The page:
The Wolf You Feed

Today, in watching Tomorrowland, I was struck by at least a few of the elements that are necessary to make a good movie for kids. For one, the casting has to be right. In this case, the casting was mostly a success. George Clooney is wonderful as a former idealist turned cynic whose hope is restored again. Relative newcomers Britt Robertson and Raffey Cassidy are wonderful as the idealistic Casey and the devoted robot Athena. Hugh Laurie, of course, makes a fantastic cynical villain. The only weak link is the fact that Tim McGraw is not credible as a NASA engineer. Fortunately, the role does not require him to actually act like an engineer. The fact that the casting is mostly solid makes this movie work better, given that it is a bit heavy handed on its point.

Nevertheless, its point is a good one, and that is the very appropriately Disney-approved message that the problems of this world are such that hope is required to solve them, and that despair will only make things impossible to improve. The film also recommends, equally unsurprisingly, that dreamers and other creative types of people stick together. In a world that is full of gloom and doom, and often for good reason, the film reminds us that optimism is necessary to solve problems. The film’s politics, as such, are complicated. For one, many of those who preach doom and gloom do so out of a desire for societal change. Yet despair does not lend itself to giving others the energy necessary to make the deep changes that are required to avoid disaster. Such efforts only result from the possession of hope and a vision of a better future that makes it possible to be patient and endure for now in order to enjoy later.

Among the stories that is repeated often in the movie is the familiar tale that everyone has two wolves inside them, and the one that prevails is the one you feed. A lot of the dialogue in the film was easy to predict, and the ending was certainly very heavy-handed, but unsurprisingly so. It was clearly designed at a younger audience to encourage idealism, and at times it watches more like a sermon. This is a bit ironic, as the messages of doom and gloom towards the beginning of the movie also come off as sermonizing, where Casey is trying to ask questions about what people are doing about the various looming threats, and no one can give her a good answer. Whether one is concerned about moral issues, or public debt, or environmental causes, the general situation is the same–people preach doom and gloom or entirely ignore what is going on, and nothing is really done about any of the supposed looming crises. As heavy-handed as the movie is, it totally nails contemporary reality, except that it feels tragically ironic that a sensitive and lovely robot is more humane and idealistic than the person in charge of Tomorrowland in the first place. But nobody’s perfect, right?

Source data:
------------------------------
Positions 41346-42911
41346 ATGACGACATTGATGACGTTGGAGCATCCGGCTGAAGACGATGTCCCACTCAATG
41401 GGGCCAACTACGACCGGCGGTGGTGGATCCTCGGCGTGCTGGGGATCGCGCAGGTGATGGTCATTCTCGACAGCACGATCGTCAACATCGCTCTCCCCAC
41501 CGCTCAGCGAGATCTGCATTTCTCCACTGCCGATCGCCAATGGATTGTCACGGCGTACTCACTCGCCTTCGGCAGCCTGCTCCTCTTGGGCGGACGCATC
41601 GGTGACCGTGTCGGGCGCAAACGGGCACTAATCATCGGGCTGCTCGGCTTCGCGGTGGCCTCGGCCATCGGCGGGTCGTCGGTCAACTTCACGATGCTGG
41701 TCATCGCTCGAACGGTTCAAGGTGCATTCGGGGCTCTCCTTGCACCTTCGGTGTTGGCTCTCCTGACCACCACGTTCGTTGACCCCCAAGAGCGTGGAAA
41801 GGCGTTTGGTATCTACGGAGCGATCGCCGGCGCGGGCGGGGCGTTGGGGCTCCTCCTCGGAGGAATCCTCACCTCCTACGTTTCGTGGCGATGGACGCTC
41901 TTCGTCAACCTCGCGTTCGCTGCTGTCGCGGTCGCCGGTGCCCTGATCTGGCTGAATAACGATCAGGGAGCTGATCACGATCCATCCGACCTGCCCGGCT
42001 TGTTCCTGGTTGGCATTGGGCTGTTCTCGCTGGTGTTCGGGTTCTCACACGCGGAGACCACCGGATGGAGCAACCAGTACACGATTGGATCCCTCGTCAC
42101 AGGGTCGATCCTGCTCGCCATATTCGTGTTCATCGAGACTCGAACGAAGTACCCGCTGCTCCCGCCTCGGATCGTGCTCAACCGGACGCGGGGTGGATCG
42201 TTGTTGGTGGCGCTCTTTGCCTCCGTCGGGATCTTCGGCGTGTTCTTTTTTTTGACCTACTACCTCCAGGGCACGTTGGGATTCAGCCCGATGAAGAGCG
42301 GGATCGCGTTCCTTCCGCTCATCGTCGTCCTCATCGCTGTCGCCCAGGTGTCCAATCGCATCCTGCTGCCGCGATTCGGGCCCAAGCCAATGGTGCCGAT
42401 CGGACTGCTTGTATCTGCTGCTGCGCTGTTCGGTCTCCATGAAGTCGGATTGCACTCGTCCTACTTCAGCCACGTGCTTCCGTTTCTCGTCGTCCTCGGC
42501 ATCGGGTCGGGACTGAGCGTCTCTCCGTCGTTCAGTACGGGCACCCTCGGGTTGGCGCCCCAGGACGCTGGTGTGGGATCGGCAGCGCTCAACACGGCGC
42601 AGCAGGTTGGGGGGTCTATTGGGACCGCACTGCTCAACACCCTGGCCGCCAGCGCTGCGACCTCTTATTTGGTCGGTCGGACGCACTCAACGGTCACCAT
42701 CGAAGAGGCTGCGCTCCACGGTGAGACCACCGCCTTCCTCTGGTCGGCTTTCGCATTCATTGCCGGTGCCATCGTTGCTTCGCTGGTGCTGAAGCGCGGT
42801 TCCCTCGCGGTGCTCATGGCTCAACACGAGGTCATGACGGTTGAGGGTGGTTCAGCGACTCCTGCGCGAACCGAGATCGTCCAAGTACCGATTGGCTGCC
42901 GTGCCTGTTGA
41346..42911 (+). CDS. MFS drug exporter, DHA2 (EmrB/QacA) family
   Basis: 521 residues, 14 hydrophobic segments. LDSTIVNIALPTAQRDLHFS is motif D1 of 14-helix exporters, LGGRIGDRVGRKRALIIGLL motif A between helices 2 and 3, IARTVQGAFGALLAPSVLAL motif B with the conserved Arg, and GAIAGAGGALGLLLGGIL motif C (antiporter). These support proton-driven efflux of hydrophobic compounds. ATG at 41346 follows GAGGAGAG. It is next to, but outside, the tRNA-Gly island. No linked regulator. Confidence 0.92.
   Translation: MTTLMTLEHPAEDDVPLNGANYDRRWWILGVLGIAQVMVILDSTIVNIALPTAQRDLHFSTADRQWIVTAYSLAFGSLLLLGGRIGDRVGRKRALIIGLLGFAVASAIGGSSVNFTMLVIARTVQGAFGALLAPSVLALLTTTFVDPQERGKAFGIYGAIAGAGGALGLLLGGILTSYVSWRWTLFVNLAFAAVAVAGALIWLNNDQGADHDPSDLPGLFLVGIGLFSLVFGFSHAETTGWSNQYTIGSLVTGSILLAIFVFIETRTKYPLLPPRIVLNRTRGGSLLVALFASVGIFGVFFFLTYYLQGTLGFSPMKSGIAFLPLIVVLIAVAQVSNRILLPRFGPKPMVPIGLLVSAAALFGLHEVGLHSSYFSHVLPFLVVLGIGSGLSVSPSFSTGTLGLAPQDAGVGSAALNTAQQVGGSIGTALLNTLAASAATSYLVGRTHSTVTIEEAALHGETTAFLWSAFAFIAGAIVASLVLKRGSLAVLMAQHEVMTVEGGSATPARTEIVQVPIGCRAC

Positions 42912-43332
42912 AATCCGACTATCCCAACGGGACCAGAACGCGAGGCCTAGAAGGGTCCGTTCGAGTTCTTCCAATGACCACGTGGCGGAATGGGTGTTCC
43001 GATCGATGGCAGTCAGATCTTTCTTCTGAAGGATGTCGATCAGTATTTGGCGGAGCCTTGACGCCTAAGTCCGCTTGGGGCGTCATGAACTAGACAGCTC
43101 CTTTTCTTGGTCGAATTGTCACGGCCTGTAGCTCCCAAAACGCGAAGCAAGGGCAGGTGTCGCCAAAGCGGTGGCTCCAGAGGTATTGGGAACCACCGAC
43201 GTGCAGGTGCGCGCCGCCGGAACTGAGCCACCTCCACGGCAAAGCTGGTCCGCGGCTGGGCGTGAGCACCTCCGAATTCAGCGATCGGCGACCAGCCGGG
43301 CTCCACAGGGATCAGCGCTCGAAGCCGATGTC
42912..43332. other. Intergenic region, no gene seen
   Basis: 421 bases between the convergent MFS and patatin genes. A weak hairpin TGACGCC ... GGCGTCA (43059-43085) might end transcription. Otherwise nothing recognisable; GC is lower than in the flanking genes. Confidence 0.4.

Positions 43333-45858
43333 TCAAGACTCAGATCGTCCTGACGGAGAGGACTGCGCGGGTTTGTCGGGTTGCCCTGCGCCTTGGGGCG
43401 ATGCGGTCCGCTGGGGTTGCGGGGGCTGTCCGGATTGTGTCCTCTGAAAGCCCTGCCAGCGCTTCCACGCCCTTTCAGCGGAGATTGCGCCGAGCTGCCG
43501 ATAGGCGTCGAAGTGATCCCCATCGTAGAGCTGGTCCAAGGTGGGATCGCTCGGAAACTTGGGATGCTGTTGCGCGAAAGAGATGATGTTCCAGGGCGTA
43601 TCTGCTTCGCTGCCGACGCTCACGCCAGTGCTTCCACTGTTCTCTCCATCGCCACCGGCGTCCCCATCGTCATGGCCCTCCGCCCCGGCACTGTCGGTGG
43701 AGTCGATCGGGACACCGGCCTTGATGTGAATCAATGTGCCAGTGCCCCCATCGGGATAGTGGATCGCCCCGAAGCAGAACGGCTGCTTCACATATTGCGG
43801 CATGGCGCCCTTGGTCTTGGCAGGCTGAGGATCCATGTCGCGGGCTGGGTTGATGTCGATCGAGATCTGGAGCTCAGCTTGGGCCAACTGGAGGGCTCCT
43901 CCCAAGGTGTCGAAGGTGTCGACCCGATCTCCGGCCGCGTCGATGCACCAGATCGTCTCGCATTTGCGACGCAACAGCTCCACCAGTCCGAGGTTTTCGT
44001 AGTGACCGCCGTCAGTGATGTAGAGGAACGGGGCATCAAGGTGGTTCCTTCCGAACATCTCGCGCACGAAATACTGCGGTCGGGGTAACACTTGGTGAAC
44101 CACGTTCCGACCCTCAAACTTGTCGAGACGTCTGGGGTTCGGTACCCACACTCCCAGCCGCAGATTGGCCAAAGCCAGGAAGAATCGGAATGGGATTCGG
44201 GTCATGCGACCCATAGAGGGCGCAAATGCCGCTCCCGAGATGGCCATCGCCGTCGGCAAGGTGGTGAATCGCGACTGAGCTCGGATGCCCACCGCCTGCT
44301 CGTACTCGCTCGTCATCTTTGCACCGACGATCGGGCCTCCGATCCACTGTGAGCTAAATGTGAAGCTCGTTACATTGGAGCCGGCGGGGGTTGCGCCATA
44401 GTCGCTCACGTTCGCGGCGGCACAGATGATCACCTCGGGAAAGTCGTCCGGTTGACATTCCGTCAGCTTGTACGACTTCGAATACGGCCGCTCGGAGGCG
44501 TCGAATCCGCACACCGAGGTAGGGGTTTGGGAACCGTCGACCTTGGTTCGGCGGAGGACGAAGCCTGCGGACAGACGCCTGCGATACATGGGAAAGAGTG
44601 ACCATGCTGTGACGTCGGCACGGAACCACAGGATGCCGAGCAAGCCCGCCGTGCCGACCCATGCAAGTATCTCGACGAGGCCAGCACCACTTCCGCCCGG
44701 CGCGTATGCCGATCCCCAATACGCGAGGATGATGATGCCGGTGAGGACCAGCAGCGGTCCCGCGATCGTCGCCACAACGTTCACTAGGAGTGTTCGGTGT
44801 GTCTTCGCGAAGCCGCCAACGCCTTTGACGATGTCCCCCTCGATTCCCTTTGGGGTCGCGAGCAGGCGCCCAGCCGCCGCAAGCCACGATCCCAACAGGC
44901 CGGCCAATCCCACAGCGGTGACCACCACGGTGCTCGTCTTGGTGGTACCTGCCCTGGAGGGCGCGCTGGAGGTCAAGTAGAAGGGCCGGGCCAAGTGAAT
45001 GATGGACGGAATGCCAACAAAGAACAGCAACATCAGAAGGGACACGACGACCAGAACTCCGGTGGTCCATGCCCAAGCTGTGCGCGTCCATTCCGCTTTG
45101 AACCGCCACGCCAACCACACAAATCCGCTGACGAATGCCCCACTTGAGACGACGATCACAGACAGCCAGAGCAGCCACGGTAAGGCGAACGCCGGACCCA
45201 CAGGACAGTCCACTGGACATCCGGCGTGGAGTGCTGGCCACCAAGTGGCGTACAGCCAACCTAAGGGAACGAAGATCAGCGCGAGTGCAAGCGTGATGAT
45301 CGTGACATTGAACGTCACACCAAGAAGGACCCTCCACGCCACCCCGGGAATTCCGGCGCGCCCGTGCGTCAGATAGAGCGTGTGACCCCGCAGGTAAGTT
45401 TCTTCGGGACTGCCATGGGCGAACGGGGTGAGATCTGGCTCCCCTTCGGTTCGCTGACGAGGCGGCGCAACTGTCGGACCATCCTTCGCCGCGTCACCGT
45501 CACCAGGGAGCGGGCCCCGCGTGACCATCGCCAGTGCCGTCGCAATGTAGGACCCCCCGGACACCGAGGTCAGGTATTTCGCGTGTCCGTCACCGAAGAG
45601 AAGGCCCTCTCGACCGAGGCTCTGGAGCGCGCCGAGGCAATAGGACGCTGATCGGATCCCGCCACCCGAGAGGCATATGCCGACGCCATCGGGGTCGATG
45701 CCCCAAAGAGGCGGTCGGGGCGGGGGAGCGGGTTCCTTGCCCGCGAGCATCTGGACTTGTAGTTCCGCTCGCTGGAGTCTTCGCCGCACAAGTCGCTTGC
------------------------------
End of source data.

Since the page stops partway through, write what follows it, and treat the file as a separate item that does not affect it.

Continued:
About nathanalbright

I'm a person with diverse interests who loves to read. If you want to know something about me, just ask.
This entry was posted in Christianity, Musings and tagged , , . Bookmark the permalink.

2 Responses to The Wolf You Feed

  1. Pingback: Escape From Dismaland | Edge Induced Cohesion

  2. Pingback: Book Review: Humble & Kind | Edge Induced Cohesion

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